Monday, April 9, 2012

(Stanislaus County) Hughson recovers from 2010 chaos - OUR VIEWS

Two years ago this spring, Hughson was in a political uproar.

A civil grand jury had found that three of the five City Council members had broken state laws, conspired against their staff and promoted their personal agendas. The three councilmen refused to resign and by April 2010, enough signatures had been collected to force a recall election.

The city manager had been terminated but wasn't officially yet out of office. Council meetings were riddled with name-calling and conflict, and the disagreements extended far beyond city hall. The council was so bogged down in arguments about who should be censured or fired that it wasn't dealing with basics — like making sure the budget was balanced.

So what is happening in Stanislaus County's smallest city these days?

We're pleased to report that the city government is stable and functioning well.

The budget is in check, after some painful staff layoffs — by percentage, the most in the region. And council members are leaving the minutiae of daily operations to the city manager while they focus on the kinds of policy and long-term issues that elected leaders are supposed to address. These include how to grow businesses and jobs in Hughson and how to provide water and other essential services to residents.

Stanislaus County Supervisor Vito Chiesa represents the area that includes Hughson, and he watched with frustration during the chaos in 2010. "This council and management has done the necessary things to right the ship," Chiesa says.

Credit goes to all the current council members: Mayor Ramon Bawanan, Councilman Matt Beekman, and the three newcomers who joined the council in the August 2010 recall vote: Jill Silva, Jeramy Young and George Carr.

But the city also has a capable city manager in Bryan Whitemyer, who was hired in November 2010 after gaining a good variety of experience in Patterson, Modesto and Ceres.

So how does a small city function with only 14 full-time employees? Hughson has developed some resourceful solutions. Two department heads are part-timers — qualified and experienced people who retired from other cities.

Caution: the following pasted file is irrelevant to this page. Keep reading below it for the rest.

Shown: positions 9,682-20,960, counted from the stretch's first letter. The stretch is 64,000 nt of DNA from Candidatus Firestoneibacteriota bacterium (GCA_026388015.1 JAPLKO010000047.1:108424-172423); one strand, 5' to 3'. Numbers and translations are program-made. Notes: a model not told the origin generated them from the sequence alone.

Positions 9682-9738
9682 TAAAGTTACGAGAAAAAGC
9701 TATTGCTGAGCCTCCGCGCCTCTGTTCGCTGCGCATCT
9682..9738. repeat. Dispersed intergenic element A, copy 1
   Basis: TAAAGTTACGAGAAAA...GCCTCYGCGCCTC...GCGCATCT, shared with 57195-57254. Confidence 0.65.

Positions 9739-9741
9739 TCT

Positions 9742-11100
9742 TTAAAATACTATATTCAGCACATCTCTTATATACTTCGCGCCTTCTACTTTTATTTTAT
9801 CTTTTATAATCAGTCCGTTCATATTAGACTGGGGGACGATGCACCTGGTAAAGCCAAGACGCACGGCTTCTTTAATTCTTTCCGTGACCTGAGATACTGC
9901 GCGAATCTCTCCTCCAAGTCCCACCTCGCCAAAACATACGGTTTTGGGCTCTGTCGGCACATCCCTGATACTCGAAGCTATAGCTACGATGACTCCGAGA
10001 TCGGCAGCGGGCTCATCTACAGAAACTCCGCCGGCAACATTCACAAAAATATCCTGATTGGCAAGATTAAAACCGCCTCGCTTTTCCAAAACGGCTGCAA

Hughson saved money in its police services contract with the Stanislaus County Sheriff's Department by agreeing to a three-way share of the police chief. Waterford and the county are the other partners.

In some areas where Hughson doesn't need full-time employees, such as planning, it contracts with other cities or private firms.

Hughson is served by a mostly volunteer fire department, so the city avoids the other big-ticket public safety expense.

The workforce reduction in early 2011 was so great that the city no longer needs its Development Services building, so it is working with Stanislaus Alliance and Workforce Development to turn the place into a business incubator. People wanting to start small businesses will be invited to lease office space; the Alliance will screen applicants to assure they have viable business plans.

Not everything is ideal. Residents pay some of the highest sewer rates in the region because of the city's $21 million investment in a new wastewater treatment that officially opens this month. The complex was planned during the homebuilding boom, when Hughson expected to reach a population of 18,000 by 2030. Realistically, the city of 6,600 won't come anywhere near that population until many years later.

Eventually, however, the sewer capacity will be needed. For now, home building has resumed in Hughson at a livelier pace than in much of Stanislaus County.

Because of the city's huge obligation for wastewater facilities, the council decided it cannot participate in the planning for a joint surface water treatment plant with Ceres, Turlock and other communities south of the Tuolumne River. In the meantime, the city is again being resourceful. Non-potable well water will be used to irrigate a new park and school sports complex — saving money and reserving the best quality well water for drinking.

We applaud the leaders, employees and residents of Hughson on their community's remarkable turnaround.

We also think it provides a useful reminder: Local agencies need capable and committed leaders, people who will set aside personal agendas for the community good. Hughson and six other cities in Stanislaus County will be filling council seats in November.

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